Led through the mist by the milk-light of moon, all that was lost is revealed.
Our long bygone burdens, mere echoes in the spring.
But where have we come, and where shall we end?
If dreams can't come true, then why not pretend?
Over the Garden Wall is a limited series created by Patrick McHale for Cartoon Network, and it first broadcast on November 3, 2014. It is rated TV-Y7.
Wirt and his brother Greg are lost in the dense woods of The Unknown, a mysterious place where the fog is thick and anything could cross their path. They meet many characters, from a talking bluebird to a wary woodsman, as they try to retrace their steps home. But, they're not alone on their journey. A haunting voice drifts through the trees at night, beckoning them further into the brush...
Over the Garden Wall was the first miniseries to be aired on Cartoon Network and one I was able to enjoy during its initial broadcast. To say more about the plot would hinder the experience, so bear with me as I try to explain why this show deserves attention without giving away its twists and turns.
1) It's a perfect story for autumn. The environment's earthy colors and the comfortable, folksy attire of the characters invite you into a whimsical world akin to stories like The Legend of Sleepy Hallow. It's a slice of autumn fun with the perfect amount of frights to whet your appetite. Some of the imagery can be intense, most notably episodes 1, 7, and 10. The TV Y-7 rating is quite justified, and parental guidance is suggested.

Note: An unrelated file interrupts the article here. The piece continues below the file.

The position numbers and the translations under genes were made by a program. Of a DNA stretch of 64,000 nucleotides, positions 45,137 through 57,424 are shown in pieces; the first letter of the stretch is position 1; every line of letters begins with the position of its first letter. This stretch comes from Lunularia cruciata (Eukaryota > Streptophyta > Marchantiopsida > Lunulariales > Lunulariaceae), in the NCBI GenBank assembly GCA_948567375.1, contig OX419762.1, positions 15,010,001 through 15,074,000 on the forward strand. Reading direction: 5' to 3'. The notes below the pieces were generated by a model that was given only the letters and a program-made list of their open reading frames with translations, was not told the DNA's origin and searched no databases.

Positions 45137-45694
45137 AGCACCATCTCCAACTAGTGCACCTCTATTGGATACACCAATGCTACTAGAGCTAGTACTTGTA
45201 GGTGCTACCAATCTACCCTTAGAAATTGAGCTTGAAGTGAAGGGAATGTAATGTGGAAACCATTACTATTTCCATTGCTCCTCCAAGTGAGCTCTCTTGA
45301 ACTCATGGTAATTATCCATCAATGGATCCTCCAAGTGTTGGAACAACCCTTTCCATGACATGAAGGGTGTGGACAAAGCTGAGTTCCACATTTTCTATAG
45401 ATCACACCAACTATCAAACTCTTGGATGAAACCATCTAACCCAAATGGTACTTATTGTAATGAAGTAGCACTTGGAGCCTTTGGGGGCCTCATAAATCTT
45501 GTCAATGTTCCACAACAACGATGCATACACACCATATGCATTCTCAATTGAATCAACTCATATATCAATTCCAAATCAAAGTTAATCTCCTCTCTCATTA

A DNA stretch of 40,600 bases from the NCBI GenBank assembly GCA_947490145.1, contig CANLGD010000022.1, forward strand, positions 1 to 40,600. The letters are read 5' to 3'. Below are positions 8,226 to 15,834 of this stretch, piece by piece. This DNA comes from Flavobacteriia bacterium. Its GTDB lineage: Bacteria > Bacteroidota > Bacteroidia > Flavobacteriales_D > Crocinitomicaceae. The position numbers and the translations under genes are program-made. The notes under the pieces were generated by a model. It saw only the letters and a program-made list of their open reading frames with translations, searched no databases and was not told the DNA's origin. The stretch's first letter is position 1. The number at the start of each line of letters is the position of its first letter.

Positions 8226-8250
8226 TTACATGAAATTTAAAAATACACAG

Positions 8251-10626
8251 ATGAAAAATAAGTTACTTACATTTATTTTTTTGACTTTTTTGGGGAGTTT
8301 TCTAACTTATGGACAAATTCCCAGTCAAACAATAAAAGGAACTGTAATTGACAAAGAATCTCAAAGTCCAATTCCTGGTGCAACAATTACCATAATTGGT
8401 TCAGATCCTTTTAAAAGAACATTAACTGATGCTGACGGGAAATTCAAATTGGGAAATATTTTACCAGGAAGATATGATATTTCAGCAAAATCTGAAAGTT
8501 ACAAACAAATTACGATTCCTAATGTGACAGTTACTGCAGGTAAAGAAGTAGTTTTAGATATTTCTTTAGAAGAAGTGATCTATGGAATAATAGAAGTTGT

2) The animation. The movement of the characters can be bouncy and joyful or disjointed and frightening--and all of it is excellent. One Easter Egg I found in episode 8 pays homage to Alice in Wonderland, a short film produced by Walt Disney under Universal. More information on the film can be found in last year's Walt Disney article.
3) The music. The Petrojvik Blasting Company's score is one of my favorites for television, taking influence from music styles predating the 1950s. There is an option on the DVD to have only the score play in the episodes, and it portrays the mood of the story superbly. This is one soundtrack I would want in my collection.
4) The brothers. Of course, the main characters in the story are important, and Wirt and Greg complement one another in the best way. Wirt's indecisiveness and reluctance to take charge leaves him melancholy and waxing poetic about their predicament. Greg approaches situations with determination and mirth, but his naiveté leads to questionable decisions. In order for them to leave The Unknown, they must learn to trust and rely on each other.
5) The supplementary materials. If you want to read more of Wirt and Greg's adventures in The Unknown, Hoopla provides a handsome collection of comic books, with many of the stories written by the series' staff.
Over the Garden Wall is an excellent story for anyone who likes a good spooky story--
and that's a Rock Fact!
Thank you for reading.